School's lawyer blasts health department

March 06, 2009|By RICHARD F. BELISLE, Special to The Herald-Mail

BOLIVAR, W.Va. -- The director and chief sanitarian of the Jefferson County Health Department came under fire Friday from an attorney representing Bolivar Christian Academy, whose license the department revoked last month for fire code violations.

Health department director Amy Jones and department sanitarian William Zaleski seemed undeterred when criticized by attorney Harry P. Waddell during a meeting of the department's board of directors.

Waddell said Jones and Zaleski did not have the authority to revoke the school's license. Only the state fire marshal can perform fire code inspections, he said.

The revocation order came in a letter to school officials Feb. 23, three days after Zaleski entered the school following a routine inspection of a new septic system. Once inside the classroom area, Zaleski noted the lack of sprinkler and fire alarm systems. He threatened to close the school, which has been operating at that location for four years.


The next day, Jones joined Zaleski in another inspection and told school officials their license would be pulled.

The health department has made annual inspections of the school for the last four years without incident, said the Rev. B.G. Turner, pastor of Bolivar Pentecostal Church on Old Taylor Road.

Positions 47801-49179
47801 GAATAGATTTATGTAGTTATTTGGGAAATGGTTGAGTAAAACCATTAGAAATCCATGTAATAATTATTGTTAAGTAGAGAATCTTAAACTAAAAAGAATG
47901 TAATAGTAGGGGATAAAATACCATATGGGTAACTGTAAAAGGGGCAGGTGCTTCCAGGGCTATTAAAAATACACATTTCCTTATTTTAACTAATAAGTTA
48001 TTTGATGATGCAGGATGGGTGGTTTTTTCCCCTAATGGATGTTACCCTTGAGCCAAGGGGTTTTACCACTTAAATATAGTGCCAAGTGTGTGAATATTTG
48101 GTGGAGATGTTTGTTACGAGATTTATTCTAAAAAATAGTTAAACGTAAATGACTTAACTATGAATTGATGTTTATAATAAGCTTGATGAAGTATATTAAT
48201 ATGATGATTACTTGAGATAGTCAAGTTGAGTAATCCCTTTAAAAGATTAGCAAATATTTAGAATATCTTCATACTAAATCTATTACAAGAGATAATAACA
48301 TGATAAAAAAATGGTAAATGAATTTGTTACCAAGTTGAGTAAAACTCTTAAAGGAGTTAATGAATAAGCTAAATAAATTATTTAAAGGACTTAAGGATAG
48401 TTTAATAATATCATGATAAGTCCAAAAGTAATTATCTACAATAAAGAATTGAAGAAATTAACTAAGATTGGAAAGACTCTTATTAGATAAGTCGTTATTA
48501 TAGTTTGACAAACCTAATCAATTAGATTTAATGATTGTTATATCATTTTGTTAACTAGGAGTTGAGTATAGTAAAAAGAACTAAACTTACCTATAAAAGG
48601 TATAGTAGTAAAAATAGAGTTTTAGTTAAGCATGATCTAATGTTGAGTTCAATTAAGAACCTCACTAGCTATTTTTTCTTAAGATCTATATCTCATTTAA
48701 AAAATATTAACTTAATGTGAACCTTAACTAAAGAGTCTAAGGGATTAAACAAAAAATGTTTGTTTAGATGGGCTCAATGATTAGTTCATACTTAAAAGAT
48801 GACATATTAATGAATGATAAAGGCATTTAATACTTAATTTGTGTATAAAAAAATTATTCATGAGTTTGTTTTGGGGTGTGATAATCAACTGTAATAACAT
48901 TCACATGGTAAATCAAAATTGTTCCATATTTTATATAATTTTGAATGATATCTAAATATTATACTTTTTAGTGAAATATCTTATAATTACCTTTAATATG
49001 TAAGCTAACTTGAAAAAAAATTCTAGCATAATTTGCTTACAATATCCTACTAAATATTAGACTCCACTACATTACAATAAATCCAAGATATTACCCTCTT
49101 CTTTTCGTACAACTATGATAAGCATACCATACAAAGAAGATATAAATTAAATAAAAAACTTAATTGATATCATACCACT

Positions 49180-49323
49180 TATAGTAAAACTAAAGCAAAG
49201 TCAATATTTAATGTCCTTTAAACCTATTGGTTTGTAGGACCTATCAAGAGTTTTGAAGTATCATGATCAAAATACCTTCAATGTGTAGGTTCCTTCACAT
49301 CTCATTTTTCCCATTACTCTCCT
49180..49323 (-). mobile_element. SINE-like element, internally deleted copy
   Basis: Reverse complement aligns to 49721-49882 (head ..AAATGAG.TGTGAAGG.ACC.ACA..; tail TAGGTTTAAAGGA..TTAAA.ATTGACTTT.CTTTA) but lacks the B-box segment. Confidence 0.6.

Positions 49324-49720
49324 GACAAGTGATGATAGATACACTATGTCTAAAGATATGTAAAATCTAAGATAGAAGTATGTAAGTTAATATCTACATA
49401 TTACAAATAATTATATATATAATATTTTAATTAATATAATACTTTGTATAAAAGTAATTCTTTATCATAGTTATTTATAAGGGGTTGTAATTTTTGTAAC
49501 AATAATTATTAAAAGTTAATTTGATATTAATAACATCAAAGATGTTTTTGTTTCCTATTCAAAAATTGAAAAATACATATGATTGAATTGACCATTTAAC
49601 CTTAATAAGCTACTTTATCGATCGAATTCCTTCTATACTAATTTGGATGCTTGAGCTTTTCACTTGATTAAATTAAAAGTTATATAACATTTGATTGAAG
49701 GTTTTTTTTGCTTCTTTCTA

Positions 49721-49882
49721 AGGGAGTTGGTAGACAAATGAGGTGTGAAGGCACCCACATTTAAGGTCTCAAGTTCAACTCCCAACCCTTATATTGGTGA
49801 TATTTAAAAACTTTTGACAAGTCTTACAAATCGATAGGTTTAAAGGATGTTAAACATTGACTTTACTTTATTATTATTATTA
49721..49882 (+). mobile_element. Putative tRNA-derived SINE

The school, which operates in the church's basement, has 44 students through grade six and five teachers. Classes were moved to Rocky Spring Church on Leetown Pike.

The question of fire code violations was never raised in previous inspections, Waddell said.

"It was highly improper and an abuse of power," he said.

The West Virginia fire code does not require sprinklers in private schools, he said.

"You had no business shutting them down. You should have referred it to the fire marshal," Waddell said. "You've done them a great deal of harm."

Sticking to her guns, Jones said she was "surprised that the school officials would hold classes in that building. It's unsafe for children. It's totally ridiculous to reopen that school."

Jones said there is only one exit and some small basement windows that "not many children could climb out of."

The classrooms have smoke detectors, but they are not hard-wired, Jones said. There was also no evidence that school officials held fire drills, she said.

Robert M. Johnson, chairman of the health department board of directors, agreed with Jones. He said he would not let his children attend classes in the school.

Health department officials agreed to refer fire code issues to the fire marshal's office in the future, but would close a building immediately if it was deemed unsafe.

All agreed students would stay at Rocky Spring Church until the fire marshal inspects the Bolivar school. That could occur as early as next week, officials said.

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